Setting up Shopify and WordPress for Multi-Currency
One challenge we as a team had to find a solution to recently was setting up a site with WordPress that uses Shopify SDK as a multi-currency store. As of writing Shopify does not support multi-currency, so we got around this by setting up different stores for each currency we wanted, for example US, EU and UK.
Custom Product Pages
We have set up products in WordPress by setting up custom Post Types that store the Product IDs through Advanced Custom Fields and using that we are able to use the Shopify SDK to build and add products to a cart that the user can use to then checkout through Shopify. This is essentially allowing us to build our own custom Product Pages that are not limited by the Shopify Store Set-up.
Location-based store default
Since the SDK did not support what we wanted, we had to find some creative solutions to ensure that a user can change the cart to the correct store and for the products in the cart to preserve across the change. As an extension we also built in an IP address check that determines which store the user should default to based on the region they are in: within the UK this would lead to the UK Store; any other EU country would lead to the EU store and all other regions to the US store. We did this using the PHP Library “Geo IP Location”.
A little backstory on how we have gone about setting up Shopify in our site: We used the SDK to build a cart model and have Post Types in WordPress that include a variant selector and “add to cart” button that picks out the products based on what variant the user has selected and what product page they are on.
We did this by first setting up a global variable that can keep track of which currency the user wanted to be in. This was straight forward to just store as a cookie of the site and reload the page. The reason we wanted to reload the page is to make sure any products on the page and the cart display the correct pricing and are regenerated in the cart correctly.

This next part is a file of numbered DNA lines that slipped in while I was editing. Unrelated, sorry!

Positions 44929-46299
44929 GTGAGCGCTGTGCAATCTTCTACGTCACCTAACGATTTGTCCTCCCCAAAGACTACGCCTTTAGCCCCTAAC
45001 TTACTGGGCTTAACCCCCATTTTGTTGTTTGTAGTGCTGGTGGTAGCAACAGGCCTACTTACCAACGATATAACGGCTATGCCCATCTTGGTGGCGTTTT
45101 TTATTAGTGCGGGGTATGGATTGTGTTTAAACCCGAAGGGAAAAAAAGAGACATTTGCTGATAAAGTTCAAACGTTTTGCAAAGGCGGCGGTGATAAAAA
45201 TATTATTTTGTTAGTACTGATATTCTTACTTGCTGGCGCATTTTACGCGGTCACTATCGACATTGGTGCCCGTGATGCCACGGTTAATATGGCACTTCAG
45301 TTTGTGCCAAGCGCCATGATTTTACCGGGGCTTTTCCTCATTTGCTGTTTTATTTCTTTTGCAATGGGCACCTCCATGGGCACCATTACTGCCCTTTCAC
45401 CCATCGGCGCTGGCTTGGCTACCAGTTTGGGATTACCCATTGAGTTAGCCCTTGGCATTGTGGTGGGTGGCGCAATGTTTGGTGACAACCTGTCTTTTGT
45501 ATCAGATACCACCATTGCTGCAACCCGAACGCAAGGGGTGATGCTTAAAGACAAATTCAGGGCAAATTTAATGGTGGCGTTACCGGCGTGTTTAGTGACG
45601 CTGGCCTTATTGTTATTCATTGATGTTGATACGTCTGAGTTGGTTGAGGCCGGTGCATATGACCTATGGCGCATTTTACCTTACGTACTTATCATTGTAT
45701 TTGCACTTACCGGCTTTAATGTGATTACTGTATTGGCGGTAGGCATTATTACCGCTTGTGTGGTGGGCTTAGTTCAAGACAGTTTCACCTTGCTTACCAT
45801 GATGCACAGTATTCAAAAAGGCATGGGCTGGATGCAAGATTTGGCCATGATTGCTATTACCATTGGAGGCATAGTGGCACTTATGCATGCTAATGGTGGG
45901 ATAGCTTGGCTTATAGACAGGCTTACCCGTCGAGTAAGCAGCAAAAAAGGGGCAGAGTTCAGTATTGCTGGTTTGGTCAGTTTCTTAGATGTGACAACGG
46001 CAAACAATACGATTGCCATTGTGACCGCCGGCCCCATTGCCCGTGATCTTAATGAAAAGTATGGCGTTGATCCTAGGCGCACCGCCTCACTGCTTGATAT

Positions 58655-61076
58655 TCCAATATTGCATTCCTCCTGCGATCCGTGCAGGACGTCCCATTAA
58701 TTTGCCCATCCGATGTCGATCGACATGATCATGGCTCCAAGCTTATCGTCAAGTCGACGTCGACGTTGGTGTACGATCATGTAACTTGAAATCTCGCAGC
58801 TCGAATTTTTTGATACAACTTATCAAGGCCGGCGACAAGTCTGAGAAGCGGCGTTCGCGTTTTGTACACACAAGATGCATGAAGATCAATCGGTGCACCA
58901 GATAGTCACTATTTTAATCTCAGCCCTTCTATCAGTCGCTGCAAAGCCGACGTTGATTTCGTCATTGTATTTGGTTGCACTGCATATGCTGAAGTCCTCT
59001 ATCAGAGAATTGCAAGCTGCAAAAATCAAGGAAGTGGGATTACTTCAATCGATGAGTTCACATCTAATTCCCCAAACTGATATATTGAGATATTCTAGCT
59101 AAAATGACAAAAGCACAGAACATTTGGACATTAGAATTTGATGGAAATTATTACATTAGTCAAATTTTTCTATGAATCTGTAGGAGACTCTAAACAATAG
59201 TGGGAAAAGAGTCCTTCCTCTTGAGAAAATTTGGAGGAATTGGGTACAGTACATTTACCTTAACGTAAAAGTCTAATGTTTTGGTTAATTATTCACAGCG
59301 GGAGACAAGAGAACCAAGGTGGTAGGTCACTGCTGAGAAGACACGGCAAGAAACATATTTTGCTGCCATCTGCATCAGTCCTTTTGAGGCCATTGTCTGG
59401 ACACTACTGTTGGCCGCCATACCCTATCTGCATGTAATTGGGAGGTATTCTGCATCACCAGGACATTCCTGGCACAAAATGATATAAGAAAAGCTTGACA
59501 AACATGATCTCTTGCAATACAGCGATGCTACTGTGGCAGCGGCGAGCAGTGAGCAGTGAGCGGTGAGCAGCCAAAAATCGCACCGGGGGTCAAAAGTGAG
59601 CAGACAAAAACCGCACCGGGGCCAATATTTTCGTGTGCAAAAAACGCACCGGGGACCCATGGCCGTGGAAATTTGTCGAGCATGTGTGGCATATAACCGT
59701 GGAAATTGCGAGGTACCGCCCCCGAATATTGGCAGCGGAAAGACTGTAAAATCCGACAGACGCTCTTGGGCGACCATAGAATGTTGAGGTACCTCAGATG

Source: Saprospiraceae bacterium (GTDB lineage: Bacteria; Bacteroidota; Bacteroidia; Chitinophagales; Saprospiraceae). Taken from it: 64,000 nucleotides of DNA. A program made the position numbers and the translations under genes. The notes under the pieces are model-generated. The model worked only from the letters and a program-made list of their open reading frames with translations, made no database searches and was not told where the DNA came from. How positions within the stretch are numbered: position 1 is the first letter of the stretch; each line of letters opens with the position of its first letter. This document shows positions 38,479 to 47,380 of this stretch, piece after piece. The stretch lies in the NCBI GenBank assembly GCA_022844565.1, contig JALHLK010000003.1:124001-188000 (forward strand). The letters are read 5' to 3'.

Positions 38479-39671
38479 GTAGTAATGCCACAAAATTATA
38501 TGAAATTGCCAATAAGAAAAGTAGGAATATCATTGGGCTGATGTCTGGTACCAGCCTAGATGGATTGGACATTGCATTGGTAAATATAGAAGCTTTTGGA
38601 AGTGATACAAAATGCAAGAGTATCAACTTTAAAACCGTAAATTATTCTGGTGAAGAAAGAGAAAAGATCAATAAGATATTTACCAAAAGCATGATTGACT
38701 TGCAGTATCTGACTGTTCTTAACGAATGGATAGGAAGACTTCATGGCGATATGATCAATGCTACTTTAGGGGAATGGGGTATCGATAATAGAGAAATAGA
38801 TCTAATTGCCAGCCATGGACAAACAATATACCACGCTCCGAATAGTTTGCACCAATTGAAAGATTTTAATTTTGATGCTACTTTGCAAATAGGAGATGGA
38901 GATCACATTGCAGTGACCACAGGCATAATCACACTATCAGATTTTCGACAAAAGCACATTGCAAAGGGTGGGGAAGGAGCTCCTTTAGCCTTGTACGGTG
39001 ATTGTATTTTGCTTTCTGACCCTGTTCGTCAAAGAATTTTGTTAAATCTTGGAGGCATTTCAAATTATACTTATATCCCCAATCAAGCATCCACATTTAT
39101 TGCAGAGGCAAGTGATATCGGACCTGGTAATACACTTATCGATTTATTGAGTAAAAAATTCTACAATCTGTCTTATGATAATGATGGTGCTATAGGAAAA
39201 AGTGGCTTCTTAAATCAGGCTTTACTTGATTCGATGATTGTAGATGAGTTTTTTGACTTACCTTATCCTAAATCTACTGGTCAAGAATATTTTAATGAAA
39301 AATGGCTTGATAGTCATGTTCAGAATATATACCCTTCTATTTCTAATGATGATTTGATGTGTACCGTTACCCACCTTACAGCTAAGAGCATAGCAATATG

Once the currency is set we needed to guarantee the cart is generated correctly for the right store. This was done by removing the old cart ID and creating a new one. We did this by setting up a function to get the cart model. The function first gets the local stored Cart IDs, then based on what the current currency is removes them and creates a new cart with a new ID for the correct store’s currency.
As you can see the code can become quite long based on how many stores you are going to need. The idea is to make sure the cart model is correct for whichever currency the user needs and that cart is correct for the corresponding store.
The next part is to handle the cart change by passing the products over and correctly picking out the ones the user has selected. The way we did this was by capturing what the user was adding to the cart and storing it in a local storage variable, keeping the product name and size, and the Post ID keeping the product and quantity. Using WordPress built in Ajax, we are able to re-select all the same products for each story using PHP callback that uses the Post ID to look up the field data and return an array with the Product ID, size and quantity. With this array in the Ajax response we are able to use the Shopify SDK to re-add the items to the new cart.
With all this set up we are able to provide a multi-currency store selector in a WordPress Framework using the Shopify SDK. We can extend this to support any number of currencies and products. This gives the user the experience of a multi currency store but allows us to still deliver rich content and store layout. Using this system allows us to display different prices based on the user’s location.
This functionality is being well received by users who are now placing orders via these new stores, whilst experiencing a seamless browsing and buying journey.
To see more about how we used this and other strategies to build an award-winning website, take a look at our Vollebak case study.